is all the holy spirit ordering it at every moment. there is no natural law. so when othello look at desdamona and says to her, without you all chaos comes again, for an liz bee than that is the most horrifying thing unimaginable because it means going back to before creation, before the ordering of the world by god and that is potential for all of these people at any moment. the holy spirit can withdraw itself from company and everything return to chaos. the holy spirit is other. the holy spirit is not inside the individual for the cal vannists in new england and they are going to be very quickly confronted by people who believe the holy spirit is in dwelling. during the period of the english civil wars, which really happened not just in england but also in scotland, also in ireland, with the church of
england's power being diminished you find rising sex, you have various people having revelations. in 1642 george fox who is considered the greatest of the quaker teachers, he believes that the voice of god is within himself and it is revealed to him that if you listen to the still, small, inner voice within, that is the holy spirit within you directing your life. that is a nat a ma to the people in new england who see god and all elements of god as the other. one of the things to think about is how much is going on. there are multiple quaker teachers, but we all put most of our focus on george fox. and why is that? he lived. that so many of those who were having similar revelations to george fox's would die in english prisons and they had moment tear influence, but he was savvy enough to know how to
keep himself alive for decades and consequently his influence is huge and we see him as the founder of the quaker faith. how many sex are there? in the 1650s there are a man who starts cataloging different religious sects in nation and he counts 150 different sects in a region that perceived itself to have one national church, the church of england. that's how fragmented the society has become. the people that come here in new england are wanting to create communities where there is peace, where there is stability, where they are of one mind and one vision of god and that is going to be tested when the quakers arrive. what i want to talk about are three stories, three instances when families or communities stepped forward in defense of the quakers and what it cost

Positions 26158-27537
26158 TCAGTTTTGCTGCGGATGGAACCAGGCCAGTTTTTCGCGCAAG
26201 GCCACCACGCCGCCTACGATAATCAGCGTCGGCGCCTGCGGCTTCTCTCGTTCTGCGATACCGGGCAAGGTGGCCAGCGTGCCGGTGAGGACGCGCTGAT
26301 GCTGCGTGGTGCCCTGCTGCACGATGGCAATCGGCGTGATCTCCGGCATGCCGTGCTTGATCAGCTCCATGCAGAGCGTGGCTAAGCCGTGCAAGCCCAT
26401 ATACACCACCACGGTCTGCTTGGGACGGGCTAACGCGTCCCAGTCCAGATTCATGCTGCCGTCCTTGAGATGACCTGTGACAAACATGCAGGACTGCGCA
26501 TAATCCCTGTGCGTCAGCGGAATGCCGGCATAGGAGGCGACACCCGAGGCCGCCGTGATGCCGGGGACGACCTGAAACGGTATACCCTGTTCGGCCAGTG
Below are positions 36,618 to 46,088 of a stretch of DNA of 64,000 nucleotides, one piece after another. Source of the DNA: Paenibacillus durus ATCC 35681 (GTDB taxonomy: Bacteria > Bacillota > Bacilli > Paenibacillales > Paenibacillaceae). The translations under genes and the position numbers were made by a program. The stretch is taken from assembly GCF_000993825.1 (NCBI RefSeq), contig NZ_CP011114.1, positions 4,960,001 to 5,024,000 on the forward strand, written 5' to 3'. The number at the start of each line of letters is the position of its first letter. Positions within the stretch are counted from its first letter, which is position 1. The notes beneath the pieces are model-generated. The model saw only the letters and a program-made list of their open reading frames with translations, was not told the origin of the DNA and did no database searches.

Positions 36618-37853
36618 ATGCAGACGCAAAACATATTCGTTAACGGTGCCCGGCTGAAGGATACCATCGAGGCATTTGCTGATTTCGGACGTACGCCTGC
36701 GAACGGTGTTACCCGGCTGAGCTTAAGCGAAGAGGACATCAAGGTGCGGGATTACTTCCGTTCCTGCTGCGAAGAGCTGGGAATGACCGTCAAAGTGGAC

them personally. it truly affected the founding of this island. the presence of quakers in the life of thomas macy, one of the island's founders. so you have the in dwelling spirit which is frightening to those here in new england. the other thing is a lack of hierarchy because in that little commonwealth the man is all powerful. the man is the head of the household and he knows that his wife has her own willfulness but he expects her to subsume and swallow it and submit to whatever he decides in the final way. there is submission expected on all those that are not of the head of the household. one of the things in the 17th century whereby you show honors is removing your hat. hat honors are incredibly important within the period when you meet people you take off your hat, you offer a courtesy, you offer a bow. if you come into the courtroom the hat is instantly off in the
presence of a judge. quakers refused to do it. their hats are knocked off for them by officers. what i want to do is my friend james has agreed to demonstrate hat honors with me. up on your feet, sir. now, we meet. god, you've already got -- okay. so you tick it off with your right hand. make a swep. very good. make a sweep. excellent. all right. now, if we are of the same age and the same class, james, watch -- watch this. okay? do exactly what i -- exactly what i do at the same time. excellent. this is actually happening in the 17th century that people of the same social status honor